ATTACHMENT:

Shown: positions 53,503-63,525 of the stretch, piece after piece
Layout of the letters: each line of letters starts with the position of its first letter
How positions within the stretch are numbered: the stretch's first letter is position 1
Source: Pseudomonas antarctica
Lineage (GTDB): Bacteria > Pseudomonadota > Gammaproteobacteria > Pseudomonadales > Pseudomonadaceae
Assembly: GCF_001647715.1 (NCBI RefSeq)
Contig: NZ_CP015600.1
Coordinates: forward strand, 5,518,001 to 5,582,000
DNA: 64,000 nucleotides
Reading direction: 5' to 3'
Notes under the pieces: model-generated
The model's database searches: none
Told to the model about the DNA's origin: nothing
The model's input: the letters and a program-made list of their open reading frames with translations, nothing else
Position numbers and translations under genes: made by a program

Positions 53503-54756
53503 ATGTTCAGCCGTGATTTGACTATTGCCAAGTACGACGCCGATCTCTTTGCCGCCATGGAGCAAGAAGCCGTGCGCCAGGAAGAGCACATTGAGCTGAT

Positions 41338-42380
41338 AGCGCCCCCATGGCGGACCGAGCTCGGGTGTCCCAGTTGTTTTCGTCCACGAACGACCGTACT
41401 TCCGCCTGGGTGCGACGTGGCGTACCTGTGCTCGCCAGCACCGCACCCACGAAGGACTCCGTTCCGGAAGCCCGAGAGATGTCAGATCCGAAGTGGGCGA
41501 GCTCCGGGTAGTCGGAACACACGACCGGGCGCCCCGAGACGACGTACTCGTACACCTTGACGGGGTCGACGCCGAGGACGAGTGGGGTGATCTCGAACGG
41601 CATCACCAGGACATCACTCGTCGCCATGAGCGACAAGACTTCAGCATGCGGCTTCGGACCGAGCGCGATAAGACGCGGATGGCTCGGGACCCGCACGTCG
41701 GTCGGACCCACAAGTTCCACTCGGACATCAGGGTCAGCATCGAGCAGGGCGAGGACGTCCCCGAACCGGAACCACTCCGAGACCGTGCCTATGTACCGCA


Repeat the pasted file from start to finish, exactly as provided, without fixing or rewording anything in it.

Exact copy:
Shown: positions 53,503-63,525 of the stretch, piece after piece
Layout of the letters: each line of letters starts with the position of its first letter
How positions within the stretch are numbered: the stretch's first letter is position 1
Source: Pseudomonas antarctica
Lineage (GTDB): Bacteria > Pseudomonadota > Gammaproteobacteria > Pseudomonadales > Pseudomonadaceae
Assembly: GCF_001647715.1 (NCBI RefSeq)
Contig: NZ_CP015600.1
Coordinates: forward strand, 5,518,001 to 5,582,000
DNA: 64,000 nucleotides
Reading direction: 5' to 3'
Notes under the pieces: model-generated
The model's database searches: none
Told to the model about the DNA's origin: nothing
The model's input: the letters and a program-made list of their open reading frames with translations, nothing else
Position numbers and translations under genes: made by a program

Positions 53503-54756
53503 ATGTTCAGCCGTGATTTGACTATTGCCAAGTACGACGCCGATCTCTTTGCCGCCATGGAGCAAGAAGCCGTGCGCCAGGAAGAGCACATTGAGCTGAT

Positions 41338-42380
41338 AGCGCCCCCATGGCGGACCGAGCTCGGGTGTCCCAGTTGTTTTCGTCCACGAACGACCGTACT
41401 TCCGCCTGGGTGCGACGTGGCGTACCTGTGCTCGCCAGCACCGCACCCACGAAGGACTCCGTTCCGGAAGCCCGAGAGATGTCAGATCCGAAGTGGGCGA
41501 GCTCCGGGTAGTCGGAACACACGACCGGGCGCCCCGAGACGACGTACTCGTACACCTTGACGGGGTCGACGCCGAGGACGAGTGGGGTGATCTCGAACGG
41601 CATCACCAGGACATCACTCGTCGCCATGAGCGACAAGACTTCAGCATGCGGCTTCGGACCGAGCGCGATAAGACGCGGATGGCTCGGGACCCGCACGTCG
41701 GTCGGACCCACAAGTTCCACTCGGACATCAGGGTCAGCATCGAGCAGGGCGAGGACGTCCCCGAACCGGAACCACTCCGAGACCGTGCCTATGTACCGCA